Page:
First, does the challenged action essentially reflect the entity's own interest in its efficient procurement of needed goods and services, as measured by comparison with the typical behavior of private parties in similar circumstances? Second, does the narrow scope of the challenged action defeat an inference that its primary goal was to encourage a general policy rather than address a specific proprietary problem?
Id. As the Fifth Circuit explained, these questions “seek to isolate a class of government interactions with the market that are so narrowly focused, and so in keeping with the ordinary behavior of private parties, that a regulatory impulse can be safely ruled out.” Id.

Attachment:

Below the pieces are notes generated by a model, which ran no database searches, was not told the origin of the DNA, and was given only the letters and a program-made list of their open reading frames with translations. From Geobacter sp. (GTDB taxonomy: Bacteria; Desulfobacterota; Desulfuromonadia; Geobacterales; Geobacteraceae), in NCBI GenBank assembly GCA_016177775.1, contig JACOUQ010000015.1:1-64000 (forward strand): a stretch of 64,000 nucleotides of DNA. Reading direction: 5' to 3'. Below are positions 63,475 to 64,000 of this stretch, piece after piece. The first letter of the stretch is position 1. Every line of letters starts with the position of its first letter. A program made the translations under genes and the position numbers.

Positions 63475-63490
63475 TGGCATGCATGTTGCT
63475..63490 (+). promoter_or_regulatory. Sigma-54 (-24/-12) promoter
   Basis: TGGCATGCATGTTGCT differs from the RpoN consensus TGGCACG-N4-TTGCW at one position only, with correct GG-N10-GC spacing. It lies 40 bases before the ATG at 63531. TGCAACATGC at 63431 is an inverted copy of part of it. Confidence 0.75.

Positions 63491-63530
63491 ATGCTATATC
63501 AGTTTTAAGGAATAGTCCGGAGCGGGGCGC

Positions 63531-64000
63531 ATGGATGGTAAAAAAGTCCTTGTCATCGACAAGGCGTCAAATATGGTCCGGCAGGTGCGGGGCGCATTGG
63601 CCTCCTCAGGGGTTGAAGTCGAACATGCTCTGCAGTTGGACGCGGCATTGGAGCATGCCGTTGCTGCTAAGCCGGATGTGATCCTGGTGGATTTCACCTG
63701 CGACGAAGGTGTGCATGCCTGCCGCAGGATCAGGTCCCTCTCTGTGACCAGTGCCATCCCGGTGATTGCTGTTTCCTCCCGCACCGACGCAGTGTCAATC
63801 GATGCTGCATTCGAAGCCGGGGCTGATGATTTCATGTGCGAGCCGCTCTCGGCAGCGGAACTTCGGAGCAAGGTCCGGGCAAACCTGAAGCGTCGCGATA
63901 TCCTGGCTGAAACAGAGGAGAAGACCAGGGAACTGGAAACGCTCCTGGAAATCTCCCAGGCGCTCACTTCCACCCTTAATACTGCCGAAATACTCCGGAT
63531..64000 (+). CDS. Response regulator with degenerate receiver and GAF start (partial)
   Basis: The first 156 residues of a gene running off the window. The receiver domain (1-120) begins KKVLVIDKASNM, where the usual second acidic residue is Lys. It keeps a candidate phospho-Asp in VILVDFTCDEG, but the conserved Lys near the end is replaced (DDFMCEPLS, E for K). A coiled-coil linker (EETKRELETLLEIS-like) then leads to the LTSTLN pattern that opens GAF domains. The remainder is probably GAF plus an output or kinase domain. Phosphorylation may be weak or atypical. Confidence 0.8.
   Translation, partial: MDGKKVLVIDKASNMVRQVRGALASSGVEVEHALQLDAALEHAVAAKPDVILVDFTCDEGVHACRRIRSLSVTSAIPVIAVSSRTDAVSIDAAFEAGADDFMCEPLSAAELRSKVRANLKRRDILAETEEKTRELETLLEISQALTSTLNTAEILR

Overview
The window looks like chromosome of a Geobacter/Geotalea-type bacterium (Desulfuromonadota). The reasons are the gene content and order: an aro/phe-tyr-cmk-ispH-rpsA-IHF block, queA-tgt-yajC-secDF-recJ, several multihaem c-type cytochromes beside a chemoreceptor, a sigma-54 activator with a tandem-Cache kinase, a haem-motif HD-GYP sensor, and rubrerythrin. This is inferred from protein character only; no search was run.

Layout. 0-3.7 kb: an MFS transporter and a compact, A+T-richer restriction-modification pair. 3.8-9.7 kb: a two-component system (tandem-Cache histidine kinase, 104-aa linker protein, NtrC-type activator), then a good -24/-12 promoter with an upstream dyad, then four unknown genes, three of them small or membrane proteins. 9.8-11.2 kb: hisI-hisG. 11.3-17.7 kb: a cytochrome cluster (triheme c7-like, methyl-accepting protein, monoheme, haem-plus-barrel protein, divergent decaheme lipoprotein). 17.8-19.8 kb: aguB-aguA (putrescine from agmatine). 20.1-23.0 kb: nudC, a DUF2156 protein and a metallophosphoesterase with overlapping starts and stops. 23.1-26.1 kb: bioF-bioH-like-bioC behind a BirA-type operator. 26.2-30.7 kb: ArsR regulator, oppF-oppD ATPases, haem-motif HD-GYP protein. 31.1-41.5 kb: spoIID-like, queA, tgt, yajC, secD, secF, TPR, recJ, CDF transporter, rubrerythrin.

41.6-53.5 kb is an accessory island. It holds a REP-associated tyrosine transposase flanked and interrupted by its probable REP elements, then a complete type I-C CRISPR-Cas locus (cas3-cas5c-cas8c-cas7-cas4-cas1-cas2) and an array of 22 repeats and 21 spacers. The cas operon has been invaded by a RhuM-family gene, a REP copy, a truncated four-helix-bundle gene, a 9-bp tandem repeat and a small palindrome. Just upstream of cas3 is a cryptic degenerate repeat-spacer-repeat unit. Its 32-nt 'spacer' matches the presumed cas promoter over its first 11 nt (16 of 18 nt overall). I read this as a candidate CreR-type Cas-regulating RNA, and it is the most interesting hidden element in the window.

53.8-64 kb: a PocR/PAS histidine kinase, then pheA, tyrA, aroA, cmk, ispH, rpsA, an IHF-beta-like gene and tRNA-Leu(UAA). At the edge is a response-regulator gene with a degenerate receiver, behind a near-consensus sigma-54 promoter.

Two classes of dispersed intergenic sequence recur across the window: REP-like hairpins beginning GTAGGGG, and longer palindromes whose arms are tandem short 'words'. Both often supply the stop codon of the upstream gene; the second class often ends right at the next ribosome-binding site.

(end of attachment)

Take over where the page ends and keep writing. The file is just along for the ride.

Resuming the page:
In applying this test, we have not yet conclusively settled whether a state action must satisfy both prongs, or only one, to qualify as market participation exempt from preemption. We held in Lockyer that “a state need not satisfy both questions,” but we subsequently vacated that opinion after the Supreme Court reversed it on other grounds. See Chamber of Commerce v. Lockyer, 463 F.3d 1076, 1084 (9th Cir.2006) (en banc), rev'd on other grounds sub nom. Chamber of Commerce v. Brown, 128 S.Ct. 2408 (2008) and vacated by 543 F.3d 1117 (2008). Although we are not bound by our vacated decision in Lockyer, we find its reasoning persuasive and accordingly hold that a state action need only satisfy one of the two Cardinal Towing prongs to qualify as market participation not subject to preemption. As we pointed out in Lockyer, the first Cardinal Towing question “looks to the nature of the expenditure” and “protects comprehensive state policies with wide application from preemption, so long as the type of state action is essentially proprietary.” Id. at 1084 (emphasis added). The second question looks to the “scope of the expenditure” and “protects narrow spending decisions that do not necessarily reflect a state's interest in the efficient procurement of goods or services, but that also lack the effect of broader social regulation.” Id. (emphasis added). The Cardinal Towing test thus offers two alternative ways to show that a state action constitutes non-regulatory market participation: (1) a state can affirmatively show that its action is proprietary by showing that the challenged conduct reflects its interest in efficiently procuring goods or services, or (2) it can prove a negative-that the action is not regulatory-by pointing to the narrow scope of the challenged action. We see no reason to require a state to show both that its action is proprietary and that the action is not regulatory.